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2013 - American Studies Association Annual Meeting Words: 292 words || 
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1. Chandra, Shefali. "India, India, India" Paper presented at the annual meeting of the American Studies Association Annual Meeting, Hilton Washington, Washington, DC, <Not Available>. 2019-08-22 <http://citation.allacademic.com/meta/p656143_index.html>
Publication Type: Internal Paper
Abstract: When women’s studies units took the “transnational” turn about two decades ago, they invariably looked to India. Those India scholars conversant in postcolonial studies and development studies increasingly found (joint) homes in women’s studies units, and these in turn saw the rise of new courses on global feminism and transnationality. Rarely acknowledged as specialists of “India” or “South Asia”, transnational scholars in women’s studies were instead charged with the task of globalizing the gender studies curriculum. While this left much of the insularity of women’s studies intact, it also served to occlude questions on race (for the United States) and caste (for India). Simultaneously, universities institutionalized study abroad programs, here too India occupied a privileged role.

My interest in this paper is to situate the politics of knowledge formation on India in a much broader context: the United States’ geopolitical relationship with postcolonial India. Connecting the knowledge produced on India through two sites vital both to the neoliberal university as well as the production of diversity narratives - gender studies and undergraduate study abroad - this paper will examine the circuit of exceptionalism, gender, and neo-orientalism put in place through the Indo-US relationship. From the Cold War, the years of the professional “brain drain,” through the years of structural adjustment and the 9/11 partnership of “democracies against terror” India has occupied a particular place of privileged alterity that sanctions and materializes U.S. imperializing desires. I seek to historicize the Indo-US relationship through the production of knowledge on India. My purpose is to work with the information gathered in our roundtable and with the audience to build a conversation on the politics of the transnational turn in women’s studies departments, and the commitment to global competency as lauded by universities since the 1990s.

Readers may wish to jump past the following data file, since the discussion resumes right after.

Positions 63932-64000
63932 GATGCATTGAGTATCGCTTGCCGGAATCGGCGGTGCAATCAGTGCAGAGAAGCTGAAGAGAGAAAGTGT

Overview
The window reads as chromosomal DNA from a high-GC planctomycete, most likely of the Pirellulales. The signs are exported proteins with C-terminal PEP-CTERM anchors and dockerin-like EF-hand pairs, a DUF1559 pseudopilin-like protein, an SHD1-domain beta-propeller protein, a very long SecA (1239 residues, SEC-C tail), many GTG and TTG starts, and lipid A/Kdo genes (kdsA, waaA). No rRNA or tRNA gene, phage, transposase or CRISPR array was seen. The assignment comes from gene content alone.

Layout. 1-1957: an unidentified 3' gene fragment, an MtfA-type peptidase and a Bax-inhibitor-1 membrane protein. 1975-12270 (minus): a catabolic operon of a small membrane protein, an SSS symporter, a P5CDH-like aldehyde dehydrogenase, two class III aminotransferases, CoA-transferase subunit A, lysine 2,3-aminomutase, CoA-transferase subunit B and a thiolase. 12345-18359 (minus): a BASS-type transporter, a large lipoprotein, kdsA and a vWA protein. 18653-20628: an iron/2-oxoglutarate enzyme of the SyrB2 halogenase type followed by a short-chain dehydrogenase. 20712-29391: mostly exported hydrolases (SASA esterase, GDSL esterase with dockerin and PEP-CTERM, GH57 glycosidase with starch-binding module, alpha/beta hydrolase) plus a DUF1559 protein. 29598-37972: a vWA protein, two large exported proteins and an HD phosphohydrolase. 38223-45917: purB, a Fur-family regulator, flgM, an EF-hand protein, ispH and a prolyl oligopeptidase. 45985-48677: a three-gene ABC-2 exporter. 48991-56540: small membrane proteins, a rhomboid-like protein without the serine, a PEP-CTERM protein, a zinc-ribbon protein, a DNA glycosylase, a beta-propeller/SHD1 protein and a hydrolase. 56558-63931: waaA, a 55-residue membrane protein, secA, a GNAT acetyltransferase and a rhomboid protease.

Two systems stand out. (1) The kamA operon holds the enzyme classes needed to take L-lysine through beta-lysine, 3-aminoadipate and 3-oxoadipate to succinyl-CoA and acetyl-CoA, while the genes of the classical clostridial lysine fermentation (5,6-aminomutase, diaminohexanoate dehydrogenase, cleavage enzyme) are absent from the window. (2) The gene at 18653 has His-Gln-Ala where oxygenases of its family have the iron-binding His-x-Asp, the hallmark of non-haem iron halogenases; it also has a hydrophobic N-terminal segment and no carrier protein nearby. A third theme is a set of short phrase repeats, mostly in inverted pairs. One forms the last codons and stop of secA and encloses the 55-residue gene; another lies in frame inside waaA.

2005 - American Political Science Association Pages: 39 pages || Words: 13590 words || 
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2. Mudaliar, Chandra. "India's Gender Representation Policy and Women's Emerging Political Leadership at Grassroots in India" Paper presented at the annual meeting of the American Political Science Association, Marriott Wardman Park, Omni Shoreham, Washington Hilton, Washington, DC, Sep 01, 2005 <Not Available>. 2019-08-22 <http://citation.allacademic.com/meta/p41264_index.html>
Publication Type: Conference Paper/Unpublished Manuscript
Review Method: Peer Reviewed
Abstract: In this paper I examine India’s gender reservation policy, women’s emerging political leadership and make anecdotal studies of women representatives as political actors. To those ends I examine, among others, four main issues. The first issue traces the historical background of the gender reservation policy with a view to identify the main objectives of India’s gender policy. The second issue examines the reservation scheme, and explains the mechanism for the reservation of seats for women, and how it (the mechanism) differs from the European and the Latin American reservation schemes for women. In the third issue I study the impact of the panchyat elections of 1992\3 and 1998\99 on the elections of women representative, and whether they gain any political leverage at grassroots in Karnataka. In the study of the fourth issue I examine the nature of women’s emerging political leadership with a view to defining it.

2009 - Southern Political Science Association Pages: 1 pages || Words: 249 words || 
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3. Varma, Tulika. and Biswas, Masudul. "U.S.-India Civilian Nuclear Agreement: A framing analysis of U.S.-India relations" Paper presented at the annual meeting of the Southern Political Science Association, Hotel Intercontinental, New Orleans, LA, Jan 07, 2009 Online <PDF>. 2019-08-22 <http://citation.allacademic.com/meta/p282157_index.html>
Publication Type: Conference Paper/Unpublished Manuscript